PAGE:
I think the science has been demonstrated, though, and the installations have worked, and I think the proliferation needs to happen both across species and into new geographies which, again, that's one of the largest issues with climate change, because the geographies that have the money to innovate will. But heat-resistant coral is a promising start.

What part of your work is most fulfilling for you?

I really love seeing when the consumer starts telling the story. Some of my favourite stuff is, I’ll give you an example: we did a showcase in a few different places, and long story short, a lady who's part of a yacht club in Florida ended up buying a handbag made from our materials. One of my co-founders found her telling her friends about the story of invasive species and why it's really important. Her bag was so cool to her and all of her friends. It was incredible. Think about the advocacy that happens with encounters like that, the awareness that suddenly arises, and the extension of what counts as luxury now.

Now, it's not enough to say that something is a cool species and exotic or something like that. Now the question is, “What does it do for me and my principles?” Fundamentally, this is about an external-facing audience. What does it do for us when we're not in the room? What are our buyers actually saying in their communities?

I see what you mean. That’s pretty powerful. I’ll change tack here and ask: when was it that you decided to do something differently or take a new direction in your life or career?

Yes, I really enjoy finding masochistically hard problems, and that hasn't changed. However, taking this path was certainly a new direction. Before this, I was working in consulting, tackling extremely different problems. But I loved the model I was working on, essentially private industries serving fundamental goals of the public good. Recent political insanity and environmental costs of battery-making aside, climate change-positive products like the Tesla are simply a better product than what came before it. And it's just a faster car, right?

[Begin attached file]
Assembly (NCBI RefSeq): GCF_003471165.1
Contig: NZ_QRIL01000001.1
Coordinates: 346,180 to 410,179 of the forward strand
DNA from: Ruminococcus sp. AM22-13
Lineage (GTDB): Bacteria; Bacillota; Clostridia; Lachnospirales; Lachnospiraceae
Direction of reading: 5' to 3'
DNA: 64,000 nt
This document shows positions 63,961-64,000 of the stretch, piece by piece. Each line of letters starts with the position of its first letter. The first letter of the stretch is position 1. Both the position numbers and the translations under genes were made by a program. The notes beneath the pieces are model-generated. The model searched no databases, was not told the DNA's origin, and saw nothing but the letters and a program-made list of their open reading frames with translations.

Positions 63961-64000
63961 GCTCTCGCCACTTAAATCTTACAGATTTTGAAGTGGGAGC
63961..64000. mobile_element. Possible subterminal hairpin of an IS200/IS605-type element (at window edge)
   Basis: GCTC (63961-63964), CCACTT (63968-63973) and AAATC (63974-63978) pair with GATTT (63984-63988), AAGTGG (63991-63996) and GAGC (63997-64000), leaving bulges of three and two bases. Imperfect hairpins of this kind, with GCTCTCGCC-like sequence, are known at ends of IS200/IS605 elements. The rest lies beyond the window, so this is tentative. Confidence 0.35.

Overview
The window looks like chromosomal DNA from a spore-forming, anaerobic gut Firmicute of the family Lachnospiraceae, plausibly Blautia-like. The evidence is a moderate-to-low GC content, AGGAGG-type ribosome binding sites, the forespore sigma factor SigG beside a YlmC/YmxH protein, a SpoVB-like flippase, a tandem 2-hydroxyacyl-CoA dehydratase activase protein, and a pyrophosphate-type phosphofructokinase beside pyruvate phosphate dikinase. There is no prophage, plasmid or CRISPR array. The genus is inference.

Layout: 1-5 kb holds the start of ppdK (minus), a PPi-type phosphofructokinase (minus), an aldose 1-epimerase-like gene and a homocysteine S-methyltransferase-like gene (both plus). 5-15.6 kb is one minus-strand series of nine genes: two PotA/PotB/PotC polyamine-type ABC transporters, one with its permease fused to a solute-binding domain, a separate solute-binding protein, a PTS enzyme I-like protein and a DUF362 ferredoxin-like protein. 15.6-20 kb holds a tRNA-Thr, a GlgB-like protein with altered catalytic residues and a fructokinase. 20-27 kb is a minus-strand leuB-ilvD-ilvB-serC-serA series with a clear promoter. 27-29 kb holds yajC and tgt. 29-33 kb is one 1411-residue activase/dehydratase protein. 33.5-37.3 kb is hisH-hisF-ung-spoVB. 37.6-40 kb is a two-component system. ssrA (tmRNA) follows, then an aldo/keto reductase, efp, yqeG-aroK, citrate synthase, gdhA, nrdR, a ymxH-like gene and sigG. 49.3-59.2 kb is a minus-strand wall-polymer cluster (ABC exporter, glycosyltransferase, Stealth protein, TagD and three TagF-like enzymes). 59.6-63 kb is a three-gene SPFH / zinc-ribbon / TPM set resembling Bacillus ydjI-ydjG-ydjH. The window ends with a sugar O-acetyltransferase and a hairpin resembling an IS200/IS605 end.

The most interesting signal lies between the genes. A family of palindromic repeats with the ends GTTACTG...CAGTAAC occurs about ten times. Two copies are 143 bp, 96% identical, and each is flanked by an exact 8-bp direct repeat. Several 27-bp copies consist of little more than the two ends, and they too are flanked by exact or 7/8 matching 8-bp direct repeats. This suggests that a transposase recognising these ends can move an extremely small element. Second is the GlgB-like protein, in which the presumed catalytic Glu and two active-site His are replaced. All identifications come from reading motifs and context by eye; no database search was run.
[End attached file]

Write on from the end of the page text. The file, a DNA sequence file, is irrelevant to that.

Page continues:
Or think about how we've seen space launch costs spiral downward to mere fractions of what they used to be. Those types of things inspire me a lot. For my part, I became obsessed with this model of thinking, and this just ended up marrying with that lionfish idea that lived in my brain.

What life experience gave you the perspective and confidence to know that you can come up with something different or better than what was currently out there?

I think it just comes down to the engineering background I studied. Technically, my degree was mechanical and aerospace engineering, and what I really appreciated was how the engineering mindset forced me to take on really challenging problems, break them down, and then see them as solvable from there. As long as you feel comfortable breaking big problems into smaller ones, suddenly, there's very little that the engineering mentality can't wrestle down. It only becomes a matter of when we solve the next problem.

I had a very theoretical education; I graduated in mechanical and aerospace engineering at Princeton in 2017. Theoretical education might sound negative, but I believe it forced me to go back to the first principles of everything. I think that kind of education really helped me gain the confidence that anything is solvable.

It’s a great attitude to have. What were the biggest challenges you've faced or mistakes that you made when you started out on your journey, and what do they teach you?

I think one significant challenge, which I'm still tackling, involves our story. It's quite complicated, unique, and a bit potentially shocking regarding the invasive animals, but I think it’s a good thing— especially when considering story proliferation. However, condensing that story into something quickly tellable, understandable, and digestible by the everyday consumer— who will give you 30 seconds of attention if you're lucky— has been challenging. I think that's one that I'm still working on, but I think we've come a long way since we started.

Do they have a hard time with the whole “killing the animal” part of this? What's the problem?